When influencers fail, it’s embarrassing for both them and your brand.
Paid influencers can boost your brand’s awareness and, in some cases, drive sales. The problem with paid? There are a ton of ways it can go wrong. Paid influence requires your brand to put a lot of trust in celebrity influencers’ hands – and when they mess up, it reflects poorly on you.
It’s no secret that celebrities post paid promotions on social. And while many consumers like to think that influencers at least use and enjoy the product and write their own captions, thanks to some notable influencer fails, we know that’s not true.
In the post mishap heard round the world, Scott Disick accidentally revealed how little involvement he has with his Bootea promotions. In his Instagram promotion, Scott copied and pasted Bootea’s full instructions, including the phrase “Here you go, at 4pm est, write the below,” and blasted it out to all his followers. Though he deleted the post quickly, the secret was already out. People instantly took screenshots and ridiculed Scott across social media.
In which Scott Disick copied and pasted the email from the skinny tea marketing team onto his Instagram caption pic.twitter.com/ocVdxi4jaZ
— frankie frankie (@frankiegreek) May 19, 2016
While Scott’s the most prevalent example of influencer copy fails, he’s not alone. A few months ago, UK girl group Little Mix had their own copy issue when they published a sponsored post on their Instagram account. The caption included the giveaway text: “How’s this copy jade.” “Jade” is referring to band member Jade Thirlwall.
Little Mix didn’t catch nearly as much shade as Scott did. For starters, they’re not as big as the Kardashians, who have already been under fire for multiple barely disclosed brand relationships. Also, the phrasing, “How’s this copy jade” suggests that Jade actually had a hand in writing the copy, or at least had final approval.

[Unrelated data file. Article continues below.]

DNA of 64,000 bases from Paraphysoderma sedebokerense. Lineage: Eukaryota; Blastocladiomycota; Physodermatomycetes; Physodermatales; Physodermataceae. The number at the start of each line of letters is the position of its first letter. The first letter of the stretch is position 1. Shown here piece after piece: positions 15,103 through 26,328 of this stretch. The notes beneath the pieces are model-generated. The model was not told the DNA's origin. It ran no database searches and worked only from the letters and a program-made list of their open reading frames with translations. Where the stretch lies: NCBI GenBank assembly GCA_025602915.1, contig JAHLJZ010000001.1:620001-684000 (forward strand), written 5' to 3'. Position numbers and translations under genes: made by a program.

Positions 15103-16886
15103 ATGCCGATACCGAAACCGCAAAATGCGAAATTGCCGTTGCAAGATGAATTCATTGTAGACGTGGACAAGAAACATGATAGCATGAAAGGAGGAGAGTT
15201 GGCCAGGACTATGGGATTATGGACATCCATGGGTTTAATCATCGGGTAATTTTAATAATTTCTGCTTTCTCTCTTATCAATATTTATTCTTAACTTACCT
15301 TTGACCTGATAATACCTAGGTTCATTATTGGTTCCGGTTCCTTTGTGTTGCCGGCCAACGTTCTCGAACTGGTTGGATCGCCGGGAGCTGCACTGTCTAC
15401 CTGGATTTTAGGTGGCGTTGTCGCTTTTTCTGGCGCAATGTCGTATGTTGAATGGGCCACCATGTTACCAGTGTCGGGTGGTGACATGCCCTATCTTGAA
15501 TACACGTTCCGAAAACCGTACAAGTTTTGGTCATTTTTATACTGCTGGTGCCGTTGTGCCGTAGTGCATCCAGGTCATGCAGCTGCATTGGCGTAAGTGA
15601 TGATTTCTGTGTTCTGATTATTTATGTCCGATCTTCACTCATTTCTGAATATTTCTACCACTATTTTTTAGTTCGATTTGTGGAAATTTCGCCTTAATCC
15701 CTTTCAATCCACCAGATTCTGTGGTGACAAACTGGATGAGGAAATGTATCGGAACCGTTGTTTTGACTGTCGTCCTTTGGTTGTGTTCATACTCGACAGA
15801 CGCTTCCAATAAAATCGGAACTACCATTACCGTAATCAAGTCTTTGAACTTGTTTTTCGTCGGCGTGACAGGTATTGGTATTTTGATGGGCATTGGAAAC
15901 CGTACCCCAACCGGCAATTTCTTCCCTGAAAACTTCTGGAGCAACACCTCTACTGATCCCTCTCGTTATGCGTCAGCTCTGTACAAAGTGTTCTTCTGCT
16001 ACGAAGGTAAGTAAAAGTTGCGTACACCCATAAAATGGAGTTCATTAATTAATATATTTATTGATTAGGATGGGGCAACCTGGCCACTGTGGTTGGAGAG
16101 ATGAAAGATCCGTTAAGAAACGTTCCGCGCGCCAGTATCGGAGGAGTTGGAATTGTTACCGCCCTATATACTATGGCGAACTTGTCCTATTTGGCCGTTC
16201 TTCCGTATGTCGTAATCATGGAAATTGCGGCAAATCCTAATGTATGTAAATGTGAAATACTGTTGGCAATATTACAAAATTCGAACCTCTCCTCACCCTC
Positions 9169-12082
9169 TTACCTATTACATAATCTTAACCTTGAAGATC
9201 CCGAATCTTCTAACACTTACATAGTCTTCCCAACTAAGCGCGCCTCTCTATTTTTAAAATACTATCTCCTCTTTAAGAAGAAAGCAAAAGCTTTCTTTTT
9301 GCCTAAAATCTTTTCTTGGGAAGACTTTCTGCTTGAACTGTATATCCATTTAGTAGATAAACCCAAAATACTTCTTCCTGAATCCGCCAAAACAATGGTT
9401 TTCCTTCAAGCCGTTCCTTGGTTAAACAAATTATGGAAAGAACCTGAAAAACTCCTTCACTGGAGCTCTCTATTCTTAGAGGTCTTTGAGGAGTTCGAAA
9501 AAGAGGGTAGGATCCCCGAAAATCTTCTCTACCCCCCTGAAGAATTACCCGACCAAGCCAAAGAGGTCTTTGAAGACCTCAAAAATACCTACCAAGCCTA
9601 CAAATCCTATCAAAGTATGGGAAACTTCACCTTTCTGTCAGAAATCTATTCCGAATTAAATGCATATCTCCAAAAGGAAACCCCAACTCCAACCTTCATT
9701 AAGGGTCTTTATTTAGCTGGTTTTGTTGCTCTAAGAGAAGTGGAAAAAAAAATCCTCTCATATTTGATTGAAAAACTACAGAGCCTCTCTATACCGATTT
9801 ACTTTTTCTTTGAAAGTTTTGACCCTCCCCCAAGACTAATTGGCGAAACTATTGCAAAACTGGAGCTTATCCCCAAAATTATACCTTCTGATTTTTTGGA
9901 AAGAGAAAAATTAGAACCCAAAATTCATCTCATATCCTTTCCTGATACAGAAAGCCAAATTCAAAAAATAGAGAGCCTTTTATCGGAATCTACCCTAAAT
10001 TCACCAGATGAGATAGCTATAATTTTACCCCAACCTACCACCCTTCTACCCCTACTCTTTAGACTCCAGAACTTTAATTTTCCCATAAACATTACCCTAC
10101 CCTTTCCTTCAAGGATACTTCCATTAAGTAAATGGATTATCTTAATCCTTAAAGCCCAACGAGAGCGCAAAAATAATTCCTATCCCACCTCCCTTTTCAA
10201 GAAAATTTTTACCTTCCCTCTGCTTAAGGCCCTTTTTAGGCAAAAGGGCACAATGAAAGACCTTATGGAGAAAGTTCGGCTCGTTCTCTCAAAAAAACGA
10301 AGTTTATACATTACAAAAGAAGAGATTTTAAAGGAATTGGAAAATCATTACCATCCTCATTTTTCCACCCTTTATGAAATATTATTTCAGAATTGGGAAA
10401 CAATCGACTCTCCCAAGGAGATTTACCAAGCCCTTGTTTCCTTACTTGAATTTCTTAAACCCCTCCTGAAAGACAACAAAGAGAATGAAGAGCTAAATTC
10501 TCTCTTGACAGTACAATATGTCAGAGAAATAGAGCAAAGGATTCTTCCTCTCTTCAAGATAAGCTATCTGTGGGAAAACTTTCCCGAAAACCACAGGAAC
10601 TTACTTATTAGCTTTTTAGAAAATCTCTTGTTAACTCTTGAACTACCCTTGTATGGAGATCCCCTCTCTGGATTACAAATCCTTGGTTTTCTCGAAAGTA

Rule Breakers – Getting in Trouble With the FTC
But even though the FTC is cracking down on brands, the commission has been frustratingly unclear about what disclosure actually looks like in practice. Much of that is left up to the discretion of brands and their influencers.
As Buzzfeed recently reported, brands have largely shifted in working with celebrity influencers to working with micro-influencers. Micro-influencers are becoming increasingly popular because, even though they have fewer followers than Instagram celebs like Chrissy Teigen, they have higher engagement rates among their following.
The issue? Not all influencers are disclosing their relationships with the brand. That further blurs the lines between what’s considered ethical in influence.
Even if influencers do include disclosure through a hashtag like #ad, #sp or #gotitfree doesn’t mean consumers will see it – especially when influencers hide it in a series of 20 or more hashtags.
Why is this so bad?
For starters, going against the FTC’s rulings is a quick and easy way to be charged for failing to disclose ads with consumers.
More importantly, though, it lacks authenticity and creates distrust between your brand and your influencers’ audiences.
The good news: If you engage in earned influencer marketing, you don’t have to worry about any of this! Earned influence takes longer to build, but it’s worth the effort for the relationships you create with your audience.
If you want to learn more about the differences between paid and earned influence, check out our latest eBook below!